Judge Julie Spector refused to block Secretary of State Sam Reed from certifying R-71 to the ballot yesterday.
She said, "The court recognizes the concerns raised by the plaintiffs regarding the validity of a significant number of petitions and signatures in this case." She told the plaintiffs that the King County Superior Court has no authority to prevent the Secretary from accepting signatures and suggested they would need to file another suit in Thurston County after the signatures have been certified. They have five days to do so.
The homosexual activists told the press they intend to do so. I personally think they are acting in desperation. More on that a little later.
Governor Gregoire published a statement following the certification of R-71 to the ballot. In the statement she said while she respects the people's right to place a referendum, she is, "very disappointed that this message will be debated again. I signed the original bill and believe it should be and will be the law of our great state."
There are reasons why she and her homosexual activist colleagues in the Legislature are doing all they can do to avoid having SB 5688 go to a public vote.
There has been a false sense of acceptance advanced in the state since the failure of Referendum 65 to make the ballot a couple of years ago. That failure, which included a public dispute between Joe Fuiten and Tim Eyman, gave the homosexual activists a sense of advancement and affirmation as Domestic Partnerships became law. It also gave the faith community, in some cases, a sense of having lost the stand for traditional values and the defense of marriage.
As the partnership bill was presented to the Legislature in January of 2007, Sen. Ed Murray told Andrew Garbor at The Seattle Times (Jan. 10, 2007), "The goal is marriage equality. It's an important statement that our eyes are on the prize, and the prize is marriage."
Indeed their prize is homosexual marriage and they have never taken their eyes off the prize. It was not necessarily benefits. Although benefits are always nice.
In May of this year, in the joy of yet another advancement of the homosexual agenda with the Legislature's passage of SB 5688, or "Everything But Marriage" bill, Sen. Murray told The Seattle Times that this was part of an, "incremental approach---a strategic plan." (May 17, 2009).
He said, "We needed to have a multiyear discussion with the state on gay and lesbian families." He said, "I believe DOMA won't long be the law of the state because those conversations are changing hearts and minds around the state."
And indeed they have. Not only has a segment of the public accepted the idea of fairness in benefits to the homosexuals, but under the guise of benefits, the activists have been unrestrained in rushing toward homosexual marriage. Led by the Governor.
The homosexual activists have been emboldened and some in the faith community have conceded that the battle for the culture and specifically the battle to defend marriage has been lost. A former Christian lobbyist in Olympia told the press a couple of years ago the marriage battle has been lost. We were baptized in that thought with a public effort to undermine R-71 as we launched the signature gathering. During the process in which you put, with God's help, R-71 on the ballot, there has been at least one head of a faith based organization in the state who has been telling people that he felt our effort would lose by at least 30 points. When R-71 exceeded the 120,577 valid names needed, it was characterized as, "The easy part is over," now the hard part begins.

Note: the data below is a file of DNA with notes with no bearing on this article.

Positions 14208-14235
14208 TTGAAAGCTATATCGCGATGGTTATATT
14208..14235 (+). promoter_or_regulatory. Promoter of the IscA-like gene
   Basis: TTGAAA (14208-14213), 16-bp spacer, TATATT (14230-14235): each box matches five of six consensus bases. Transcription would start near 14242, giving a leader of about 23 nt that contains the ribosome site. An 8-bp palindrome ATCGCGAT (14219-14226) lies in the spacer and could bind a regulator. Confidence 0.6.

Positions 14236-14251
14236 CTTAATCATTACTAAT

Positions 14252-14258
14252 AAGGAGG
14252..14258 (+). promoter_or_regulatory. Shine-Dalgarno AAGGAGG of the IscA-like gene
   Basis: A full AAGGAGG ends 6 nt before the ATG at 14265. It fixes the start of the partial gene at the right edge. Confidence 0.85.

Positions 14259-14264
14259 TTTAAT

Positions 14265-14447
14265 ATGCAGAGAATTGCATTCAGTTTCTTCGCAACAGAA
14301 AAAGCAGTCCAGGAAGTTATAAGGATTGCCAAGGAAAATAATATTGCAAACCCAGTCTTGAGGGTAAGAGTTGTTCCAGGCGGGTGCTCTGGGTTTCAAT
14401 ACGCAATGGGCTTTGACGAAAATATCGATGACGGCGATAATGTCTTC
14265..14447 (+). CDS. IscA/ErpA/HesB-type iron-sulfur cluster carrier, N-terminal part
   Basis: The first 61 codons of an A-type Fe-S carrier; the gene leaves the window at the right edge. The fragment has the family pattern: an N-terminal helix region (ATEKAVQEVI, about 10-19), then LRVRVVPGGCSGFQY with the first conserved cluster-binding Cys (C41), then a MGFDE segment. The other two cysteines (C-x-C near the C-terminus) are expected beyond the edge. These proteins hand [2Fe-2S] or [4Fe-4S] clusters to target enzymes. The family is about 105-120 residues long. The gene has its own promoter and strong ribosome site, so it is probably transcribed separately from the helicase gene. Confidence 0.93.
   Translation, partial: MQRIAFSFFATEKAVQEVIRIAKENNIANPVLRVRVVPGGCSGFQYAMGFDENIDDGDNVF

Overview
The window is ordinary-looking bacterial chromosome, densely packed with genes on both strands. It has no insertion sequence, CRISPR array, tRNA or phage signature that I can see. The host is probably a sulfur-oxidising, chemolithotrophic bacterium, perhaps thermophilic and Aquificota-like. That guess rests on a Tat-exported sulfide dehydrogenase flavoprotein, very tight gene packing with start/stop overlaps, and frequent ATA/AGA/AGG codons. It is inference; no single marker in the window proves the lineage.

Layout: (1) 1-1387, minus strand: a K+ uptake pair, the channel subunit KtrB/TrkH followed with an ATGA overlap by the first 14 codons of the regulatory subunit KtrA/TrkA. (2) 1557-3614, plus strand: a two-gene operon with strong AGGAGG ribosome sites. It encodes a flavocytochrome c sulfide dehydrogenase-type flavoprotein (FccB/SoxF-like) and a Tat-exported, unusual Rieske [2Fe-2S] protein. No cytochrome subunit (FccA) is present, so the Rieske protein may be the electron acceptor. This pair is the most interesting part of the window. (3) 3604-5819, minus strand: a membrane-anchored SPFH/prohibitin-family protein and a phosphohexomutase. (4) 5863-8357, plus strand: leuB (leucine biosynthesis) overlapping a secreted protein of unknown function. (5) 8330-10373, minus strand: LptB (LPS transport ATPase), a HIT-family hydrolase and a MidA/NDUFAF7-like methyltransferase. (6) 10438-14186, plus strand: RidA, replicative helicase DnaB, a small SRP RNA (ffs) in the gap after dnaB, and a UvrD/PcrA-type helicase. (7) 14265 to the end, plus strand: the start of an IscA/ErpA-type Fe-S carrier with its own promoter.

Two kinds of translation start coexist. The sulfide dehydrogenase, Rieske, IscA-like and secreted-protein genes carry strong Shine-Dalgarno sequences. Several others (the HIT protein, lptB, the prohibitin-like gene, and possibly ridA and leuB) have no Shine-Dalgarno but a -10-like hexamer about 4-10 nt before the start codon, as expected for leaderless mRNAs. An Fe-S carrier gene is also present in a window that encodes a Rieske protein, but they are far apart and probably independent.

In an odd sort of way, we have contributed to cultural losses with our own negative statements. I believe we may have also contributed in part to the general public's feelings about the issue.
This is why I wasn't surprised at the results in the University of Washington's survey, which they interestingly released simultaneously with the certification of R-71, that shows support for domestic partnerships and all the benefits---everything but marriage.
I am certain that as we have a conversation with the state over the next couple of months, the people of the state will come to understand that the "prize" of this legislation is homosexual marriage, not necessarily benefits. I do not believe the state is ready to provide that threshold, once they learn this legislation is the last "incremental and strategic" step to deconstructing marriage and redefining the family.
I believe many will reject SB 5688, not because they hate or are bigoted, but because they honor and treasure marriage. Because they know that marriage between a man and a woman has been the corner stone of every successful culture in the history of the human race.
Will they represent a majority of those who vote in November? Only God knows that. It is in His hands.
But I am absolutely certain that we are called to stand on behalf of what is morally right and biblically mandated. To do any less is a miscarriage of what every person of faith is called to do.
The current climate of moral collapse in the state may be, at least in part, due to our own inability to work together and speak together on fundamental issues such as marriage and life itself.
Those, including the Governor, who champion the advancement of the homosexual agenda, may have a sense that as the light is turned on to what this legislation really means, there may be a shift in the feelings of the people of the state. This would explain why the desperation to block this issue from coming before the people for a vote.
Faith without works is dead.
Be prayerful. Be active. Get involved and believe. Thank you for supporting us during this critical time.
Faith & Freedom
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